A few draws and Antonio pulled back his head, spitting the viscous liquid of blood and saliva away and over his shoulder. A few more steps and Sigismondo reached the apex of the spinning stairs, those which would bring him to the entrance of the organ loft above the cupola.
Sucking again, Antonio spit, this time the liquid he spat made a clear glob upon the floor. 
“Just once more,” he said, to himself as well as Lorenzo. Doing so, he withdrew and stepped away, mouth still full, and hunkered down in the opposite corner. Spitting, emptying his mouth, he stuck two fingers down his throat. Up came more liquid as his body heaved, parts of his morning repast spewed as well, an assurance no poison remained in either of them. 
Spent, Antonio dropped back on the floor, curled his slim body up with his head on his knees.
Lorenzo de’ Medici, the great leader of the Florentine people, a despot some whispered in shadowed corners, crawled to Antonio’s side and wrapped his arms about his care giver. 
“Your valor and service this day will not be forgot,” he told the exhausted man. Turning to the others in the room, he assured them all, “Nor that of any of you.”
Almost dropping Antonio, Lorenzo released his hold and jumped to his feet. Sigismondo was no longer in sight.
“He must have crawled into the loft,” Cavalcanti said in a voice as crooked as his bent neck.
In silent minutes untold, they waited. Lorenzo could not even fathom how long they had been sequestered. Was it just this morning he had been in his brother’s chamber, berating him like an irate father? Or was it a day ago? A year?
With far more noise than accompanied his exit, Sigismondo entered the high space of the sacristy, descending the slim stairs with as safe a swiftness as possible.
Lorenzo stepped to the bottom to greet him. “My brother? Did you see my brother?” He yelled upward.
Sigismondo’s foot slipped on a slim step; body pin-wheeling, he caught himself quick, righting himself with a grunt. “I will tell all whence I am down there, or else I will fall to my death and be able to tell naught.”
Chided, Lorenzo stepped away, but his dark eyes remained locked upon the back of his friend.
Jumping down the last two rungs, Sigismondo bent over, hands upon knees, as he drew deep gasps of air into his depleted lungs, or perhaps to forego the coming conversation.
It was clear what Lorenzo thought. He crouched below Sigismondo. “Tell me all.”
Raising his head, giving it a shake, Sigismondo reached out and gently pushed Lorenzo so he sat on the floor. Slowly sitting before Lorenzo, burly body collapsing, Sigismondo’s story had already begun. Before he said a word, Antonio turned his face back to the corner; Loris slithered down the wall.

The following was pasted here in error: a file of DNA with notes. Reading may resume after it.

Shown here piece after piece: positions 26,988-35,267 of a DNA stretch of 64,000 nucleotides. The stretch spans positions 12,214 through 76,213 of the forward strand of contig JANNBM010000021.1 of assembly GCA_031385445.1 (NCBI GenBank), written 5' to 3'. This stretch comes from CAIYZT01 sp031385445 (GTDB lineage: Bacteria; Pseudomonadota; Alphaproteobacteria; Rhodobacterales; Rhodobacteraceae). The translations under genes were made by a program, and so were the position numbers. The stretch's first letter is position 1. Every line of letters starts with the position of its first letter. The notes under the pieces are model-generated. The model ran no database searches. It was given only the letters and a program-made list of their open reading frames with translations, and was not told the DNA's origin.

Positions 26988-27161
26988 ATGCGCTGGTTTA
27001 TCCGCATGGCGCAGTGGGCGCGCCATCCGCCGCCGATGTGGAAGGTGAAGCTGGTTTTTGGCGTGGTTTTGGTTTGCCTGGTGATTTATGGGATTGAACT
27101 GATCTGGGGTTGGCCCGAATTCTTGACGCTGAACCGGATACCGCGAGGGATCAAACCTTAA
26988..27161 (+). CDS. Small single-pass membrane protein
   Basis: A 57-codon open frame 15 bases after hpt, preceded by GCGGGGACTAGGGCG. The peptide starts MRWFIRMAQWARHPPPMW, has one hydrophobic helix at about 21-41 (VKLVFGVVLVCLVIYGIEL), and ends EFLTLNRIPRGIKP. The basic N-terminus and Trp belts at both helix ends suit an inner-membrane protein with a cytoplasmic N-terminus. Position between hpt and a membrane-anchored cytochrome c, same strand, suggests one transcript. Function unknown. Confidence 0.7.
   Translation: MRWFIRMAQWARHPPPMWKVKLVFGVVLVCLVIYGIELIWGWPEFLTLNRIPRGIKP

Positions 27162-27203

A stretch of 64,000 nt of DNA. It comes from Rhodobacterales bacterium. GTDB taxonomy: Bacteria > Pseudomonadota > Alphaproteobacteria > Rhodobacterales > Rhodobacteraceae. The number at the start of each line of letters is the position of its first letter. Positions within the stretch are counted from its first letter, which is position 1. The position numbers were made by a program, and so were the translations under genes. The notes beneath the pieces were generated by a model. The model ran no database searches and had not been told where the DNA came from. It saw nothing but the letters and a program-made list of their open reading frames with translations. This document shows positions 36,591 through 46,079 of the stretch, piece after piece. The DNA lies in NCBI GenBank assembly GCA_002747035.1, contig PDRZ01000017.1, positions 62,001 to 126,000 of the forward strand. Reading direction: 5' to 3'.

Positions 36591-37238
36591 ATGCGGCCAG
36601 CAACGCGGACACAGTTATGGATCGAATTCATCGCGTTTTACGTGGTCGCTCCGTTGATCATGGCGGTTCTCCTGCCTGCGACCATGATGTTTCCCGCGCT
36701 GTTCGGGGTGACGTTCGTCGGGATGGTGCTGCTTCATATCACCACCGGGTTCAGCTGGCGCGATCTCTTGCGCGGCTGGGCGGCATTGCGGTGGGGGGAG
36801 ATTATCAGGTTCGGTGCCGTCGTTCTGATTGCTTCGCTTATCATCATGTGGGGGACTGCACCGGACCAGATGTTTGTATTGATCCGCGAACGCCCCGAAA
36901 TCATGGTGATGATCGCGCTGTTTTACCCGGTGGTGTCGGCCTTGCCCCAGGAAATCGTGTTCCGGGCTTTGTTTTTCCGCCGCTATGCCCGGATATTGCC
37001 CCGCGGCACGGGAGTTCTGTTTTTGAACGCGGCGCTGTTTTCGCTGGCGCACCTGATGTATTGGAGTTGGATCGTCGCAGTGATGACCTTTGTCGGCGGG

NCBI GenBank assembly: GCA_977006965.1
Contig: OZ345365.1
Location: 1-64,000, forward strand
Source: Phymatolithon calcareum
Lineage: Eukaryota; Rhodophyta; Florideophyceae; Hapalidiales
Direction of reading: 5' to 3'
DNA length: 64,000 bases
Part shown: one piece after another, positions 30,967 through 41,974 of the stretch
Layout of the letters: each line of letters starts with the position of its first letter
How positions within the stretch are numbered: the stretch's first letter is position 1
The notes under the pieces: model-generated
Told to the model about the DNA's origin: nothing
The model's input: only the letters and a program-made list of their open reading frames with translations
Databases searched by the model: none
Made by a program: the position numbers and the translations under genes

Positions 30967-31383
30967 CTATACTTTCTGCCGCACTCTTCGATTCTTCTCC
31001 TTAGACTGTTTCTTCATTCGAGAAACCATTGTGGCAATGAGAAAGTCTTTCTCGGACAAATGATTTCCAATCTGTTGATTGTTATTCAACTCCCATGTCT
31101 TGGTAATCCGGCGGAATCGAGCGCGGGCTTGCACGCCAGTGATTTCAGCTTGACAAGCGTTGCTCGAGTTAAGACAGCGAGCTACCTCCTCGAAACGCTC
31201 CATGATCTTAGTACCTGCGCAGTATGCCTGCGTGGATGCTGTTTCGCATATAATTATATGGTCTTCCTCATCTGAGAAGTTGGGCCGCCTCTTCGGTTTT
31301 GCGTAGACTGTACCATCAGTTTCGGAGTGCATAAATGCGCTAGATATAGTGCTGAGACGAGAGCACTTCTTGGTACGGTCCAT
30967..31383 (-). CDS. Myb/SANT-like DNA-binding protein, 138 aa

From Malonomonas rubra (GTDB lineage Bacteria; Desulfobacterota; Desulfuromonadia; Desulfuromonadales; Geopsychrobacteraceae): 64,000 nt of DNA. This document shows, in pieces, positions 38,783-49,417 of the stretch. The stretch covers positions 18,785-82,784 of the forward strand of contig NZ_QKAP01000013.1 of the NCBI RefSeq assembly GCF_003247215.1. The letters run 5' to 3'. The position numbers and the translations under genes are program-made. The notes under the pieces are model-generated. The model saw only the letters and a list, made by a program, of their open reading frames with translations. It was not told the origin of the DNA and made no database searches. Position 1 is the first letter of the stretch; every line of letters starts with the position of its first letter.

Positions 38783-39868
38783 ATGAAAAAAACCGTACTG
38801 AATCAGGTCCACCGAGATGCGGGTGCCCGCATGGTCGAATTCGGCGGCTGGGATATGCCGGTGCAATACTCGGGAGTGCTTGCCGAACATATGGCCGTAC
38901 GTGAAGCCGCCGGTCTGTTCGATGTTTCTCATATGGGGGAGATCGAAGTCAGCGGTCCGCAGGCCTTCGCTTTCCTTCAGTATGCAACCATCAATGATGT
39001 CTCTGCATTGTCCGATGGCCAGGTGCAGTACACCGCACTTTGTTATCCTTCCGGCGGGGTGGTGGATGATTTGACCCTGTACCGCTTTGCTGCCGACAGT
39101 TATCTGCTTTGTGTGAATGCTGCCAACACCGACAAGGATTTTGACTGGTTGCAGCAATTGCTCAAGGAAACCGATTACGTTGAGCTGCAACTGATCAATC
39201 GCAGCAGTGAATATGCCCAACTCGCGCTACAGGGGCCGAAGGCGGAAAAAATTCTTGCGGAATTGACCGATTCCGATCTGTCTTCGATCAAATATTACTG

“I will tell you this first,” Sigismondo took the hands of the man across from him, a man he served without question, a boy he had called friend for the whole of his life. “There are no enemies on the other side.” He ticked his square head toward the ten-paneled bronze aperture. “There is no one there but more of your friends, more of your loved ones. Your father, for one, Loris.”
Loris sighed to hear of his father’s safe keeping.
“They wait for you, Lorenzo. I could hear their worried chatter from above though they could not hear my calls. They—”
“My brother is dead, isn’t he, Sigi?” Lorenzo found only the pet name as he squeezed the man’s hands. “My brother is gone.”
Sigismondo bit upon his own upper lip, clamped upon it till a small dollop of blood came forth.           He nodded then, a small, simple gesture screaming the blasphemy. With a squeeze of his lids and a clench upon Lorenzo’s hands, Sigismondo pulled the man into his embrace. It was all he could do.
There was no sound; the world had become a hollowed, empty place…until the scrape of the bar upon the door broke it. All save Lorenzo watched as Loris lifted the barricade and slowly opened the door. 
The men beyond the door made to rush in, but one large, raised hand by Sigismondo held them, slowed them. Giovanni Tornobuoni, the poet Poliziano, a Medici cousin Martelli, and others checked their relief at the life of Lorenzo in the face of his grief at the death of Giuliano.
Sigismondo raised the bereaved man to his feet, and, wrapping him in a silent blanket of care and tenderness, the men closed around Lorenzo, leading him out of the sacristy and the cathedral itself, steering him far from the covered body of his brother where others stood sentinel.
The silence held almost to the door. Almost.
There, knowing he left forever his beloved brother behind, Lorenzo loosened a cry to smash against the dome ceiling far above, to berate the Gods even higher.

Learn more about PORTRAIT OF A CONSPIRACY: Da Vinci's Disciples book one here and here.